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Kissinger Sees Mubarak Exit, Urges Muted U.S. Reply

Former U.S. Secretary of State Henry Kissinger
Former U.S. secretary of state and presidential adviser Henry Kissinger. Photographer: Joshua Roberts/Bloomberg

Henry Kissinger, a former U.S. secretary of state and presidential adviser, said Egyptian President Hosni Mubarak is certain to resign within “months at most” as the Arab world’s most populous country braces for “a period of great uncertainty.”

Kissinger said on Bloomberg Television's "In the Loop with Betty Liu" that the U.S. should say little publicly about Egypt during this transition. The U.S. does not want to be perceived as trying to impose a government on the Egyptian people, he said.

“It’s only a question of months at most -- that Mubarak will resign,” Kissinger said. He described the president’s removal as “the first scene of the first act” in Egypt’s political transformation.

“We are going to go through a period of great uncertainty and a lot of maneuvering once the lid is off,” said Kissinger, now chairman of Kissinger Associates Inc.

Mohamed ElBaradei, a leader of the Egyptian opposition and a Nobel Peace Prize winner, is likely only a transitional figure because he lacks a political base, Kissinger said.

“I think almost certainly he will be a temporary figure,” he said. “In order to govern, you have to represent some sort of forces, and I don’t know what forces ElBaradei represents.”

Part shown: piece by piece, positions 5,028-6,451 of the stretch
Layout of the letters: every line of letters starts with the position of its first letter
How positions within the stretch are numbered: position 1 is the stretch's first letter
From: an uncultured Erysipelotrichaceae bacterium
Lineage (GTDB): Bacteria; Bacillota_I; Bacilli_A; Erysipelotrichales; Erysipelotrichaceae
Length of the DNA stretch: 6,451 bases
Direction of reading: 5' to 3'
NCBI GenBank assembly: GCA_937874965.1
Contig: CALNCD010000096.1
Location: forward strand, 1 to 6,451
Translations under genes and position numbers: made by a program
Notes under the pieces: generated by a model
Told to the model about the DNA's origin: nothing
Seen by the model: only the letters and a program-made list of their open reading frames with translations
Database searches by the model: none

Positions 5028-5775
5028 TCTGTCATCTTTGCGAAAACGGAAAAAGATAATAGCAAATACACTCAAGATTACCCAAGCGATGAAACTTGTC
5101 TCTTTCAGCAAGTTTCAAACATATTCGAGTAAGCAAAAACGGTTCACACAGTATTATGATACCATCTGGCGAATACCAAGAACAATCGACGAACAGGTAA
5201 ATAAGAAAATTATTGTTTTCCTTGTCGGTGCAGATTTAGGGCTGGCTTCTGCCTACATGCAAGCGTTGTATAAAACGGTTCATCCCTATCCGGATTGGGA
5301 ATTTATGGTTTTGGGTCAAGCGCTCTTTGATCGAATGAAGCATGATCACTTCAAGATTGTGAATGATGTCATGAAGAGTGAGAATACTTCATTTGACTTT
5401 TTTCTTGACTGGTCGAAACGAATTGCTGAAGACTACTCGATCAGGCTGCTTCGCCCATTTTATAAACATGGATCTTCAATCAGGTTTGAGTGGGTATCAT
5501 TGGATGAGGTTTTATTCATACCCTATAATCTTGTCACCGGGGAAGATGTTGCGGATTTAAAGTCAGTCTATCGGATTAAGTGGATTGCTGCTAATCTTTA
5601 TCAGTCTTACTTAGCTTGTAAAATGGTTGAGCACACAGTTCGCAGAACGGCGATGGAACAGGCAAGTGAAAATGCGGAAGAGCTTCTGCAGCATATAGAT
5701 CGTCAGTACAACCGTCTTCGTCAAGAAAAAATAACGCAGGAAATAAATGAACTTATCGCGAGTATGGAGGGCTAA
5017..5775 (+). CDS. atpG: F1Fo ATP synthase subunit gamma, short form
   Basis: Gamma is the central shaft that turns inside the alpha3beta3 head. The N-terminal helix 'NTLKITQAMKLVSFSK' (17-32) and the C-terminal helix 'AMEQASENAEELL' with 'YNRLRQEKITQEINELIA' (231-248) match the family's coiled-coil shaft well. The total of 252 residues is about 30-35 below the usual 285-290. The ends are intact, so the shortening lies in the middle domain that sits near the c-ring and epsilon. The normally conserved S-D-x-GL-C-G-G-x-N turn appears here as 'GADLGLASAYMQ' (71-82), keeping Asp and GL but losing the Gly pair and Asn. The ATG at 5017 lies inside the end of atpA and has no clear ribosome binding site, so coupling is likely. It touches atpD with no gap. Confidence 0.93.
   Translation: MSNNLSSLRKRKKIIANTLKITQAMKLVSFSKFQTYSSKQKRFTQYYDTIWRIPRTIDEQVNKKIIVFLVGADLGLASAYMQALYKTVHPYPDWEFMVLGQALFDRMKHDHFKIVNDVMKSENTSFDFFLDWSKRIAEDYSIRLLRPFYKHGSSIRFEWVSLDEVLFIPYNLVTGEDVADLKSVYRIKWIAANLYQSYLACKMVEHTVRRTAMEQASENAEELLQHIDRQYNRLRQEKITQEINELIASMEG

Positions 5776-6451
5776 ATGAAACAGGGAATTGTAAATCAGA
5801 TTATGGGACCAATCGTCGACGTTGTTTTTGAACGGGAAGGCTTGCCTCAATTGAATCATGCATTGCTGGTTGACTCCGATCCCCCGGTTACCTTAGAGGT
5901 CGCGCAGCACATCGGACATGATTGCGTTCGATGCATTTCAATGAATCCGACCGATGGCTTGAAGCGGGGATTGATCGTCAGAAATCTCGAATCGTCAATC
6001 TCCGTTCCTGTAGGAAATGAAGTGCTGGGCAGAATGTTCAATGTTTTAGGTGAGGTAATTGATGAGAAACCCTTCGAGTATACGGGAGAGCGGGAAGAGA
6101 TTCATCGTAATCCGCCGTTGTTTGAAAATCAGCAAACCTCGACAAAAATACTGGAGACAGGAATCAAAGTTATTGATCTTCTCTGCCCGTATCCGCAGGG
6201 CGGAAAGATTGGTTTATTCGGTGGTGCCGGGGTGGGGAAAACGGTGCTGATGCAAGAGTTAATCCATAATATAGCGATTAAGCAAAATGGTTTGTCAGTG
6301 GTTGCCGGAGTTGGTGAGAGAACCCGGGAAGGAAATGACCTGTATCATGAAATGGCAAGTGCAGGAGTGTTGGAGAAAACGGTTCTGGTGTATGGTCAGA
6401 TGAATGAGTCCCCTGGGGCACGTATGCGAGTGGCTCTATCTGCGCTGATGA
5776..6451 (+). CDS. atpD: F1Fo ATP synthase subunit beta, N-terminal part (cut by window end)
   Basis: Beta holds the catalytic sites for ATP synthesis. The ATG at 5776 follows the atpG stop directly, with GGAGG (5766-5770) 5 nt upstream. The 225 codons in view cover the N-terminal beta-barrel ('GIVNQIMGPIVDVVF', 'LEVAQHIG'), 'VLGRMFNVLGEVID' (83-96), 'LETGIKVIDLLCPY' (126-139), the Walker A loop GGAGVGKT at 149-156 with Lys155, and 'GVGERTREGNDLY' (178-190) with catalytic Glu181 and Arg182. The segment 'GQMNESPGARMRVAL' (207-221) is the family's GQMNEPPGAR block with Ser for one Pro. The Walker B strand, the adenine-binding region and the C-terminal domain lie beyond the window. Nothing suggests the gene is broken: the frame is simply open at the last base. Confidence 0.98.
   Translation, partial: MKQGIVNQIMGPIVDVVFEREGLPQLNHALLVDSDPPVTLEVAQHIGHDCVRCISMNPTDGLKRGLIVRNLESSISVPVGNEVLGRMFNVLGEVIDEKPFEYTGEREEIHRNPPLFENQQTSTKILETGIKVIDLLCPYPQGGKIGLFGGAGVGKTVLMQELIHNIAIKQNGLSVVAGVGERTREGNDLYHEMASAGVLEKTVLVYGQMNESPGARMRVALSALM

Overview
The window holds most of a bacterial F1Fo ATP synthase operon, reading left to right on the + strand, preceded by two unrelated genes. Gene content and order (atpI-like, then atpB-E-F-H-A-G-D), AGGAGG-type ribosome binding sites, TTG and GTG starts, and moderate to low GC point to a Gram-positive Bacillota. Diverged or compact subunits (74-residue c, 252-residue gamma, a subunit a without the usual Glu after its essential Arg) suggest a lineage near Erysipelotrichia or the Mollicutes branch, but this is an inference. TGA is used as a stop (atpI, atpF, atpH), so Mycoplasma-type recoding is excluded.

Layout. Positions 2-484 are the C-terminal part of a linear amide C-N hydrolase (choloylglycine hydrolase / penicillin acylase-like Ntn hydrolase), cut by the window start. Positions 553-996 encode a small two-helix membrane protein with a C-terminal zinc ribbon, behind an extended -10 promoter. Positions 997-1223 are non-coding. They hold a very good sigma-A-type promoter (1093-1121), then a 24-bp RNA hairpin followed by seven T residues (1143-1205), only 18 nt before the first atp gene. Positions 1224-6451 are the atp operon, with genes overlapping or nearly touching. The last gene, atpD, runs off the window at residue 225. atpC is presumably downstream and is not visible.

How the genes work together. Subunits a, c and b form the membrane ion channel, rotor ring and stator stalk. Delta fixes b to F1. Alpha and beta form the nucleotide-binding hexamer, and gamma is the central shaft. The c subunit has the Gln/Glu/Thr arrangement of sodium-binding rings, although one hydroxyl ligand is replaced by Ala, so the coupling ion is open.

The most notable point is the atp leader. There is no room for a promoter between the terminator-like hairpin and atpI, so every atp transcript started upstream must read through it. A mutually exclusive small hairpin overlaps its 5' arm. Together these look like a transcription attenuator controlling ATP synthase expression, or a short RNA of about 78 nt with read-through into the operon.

Omar Suleiman, a former Army general and Mubarak’s newly appointed vice president, is “highly intelligent and quite sophisticated,” Kissinger said. While stopping short of calling Suleiman a friend of the United States, Kissinger said he “has been very cooperative.”

Middle Ground

The Obama administration has tried to walk a middle ground in response to the popular Egyptian uprising, balancing the U.S.’s historic support for Mubarak as a trusted ally against the need to embrace the American values of democracy and free elections.

“So far, we have been acting correctly,” Kissinger said of the administration’s response. “We are playing catch-up, but so is everybody else.”

He repeatedly cautioned against any U.S. attempt to assert itself forcefully into the debate over Egypt’s future government.

“I would talk as little publicly as possible because we don’t really know what’s going on,” he said.

“I think we should stay out of the dispute because we don’t want to look like we are imposing a government,” he said later.

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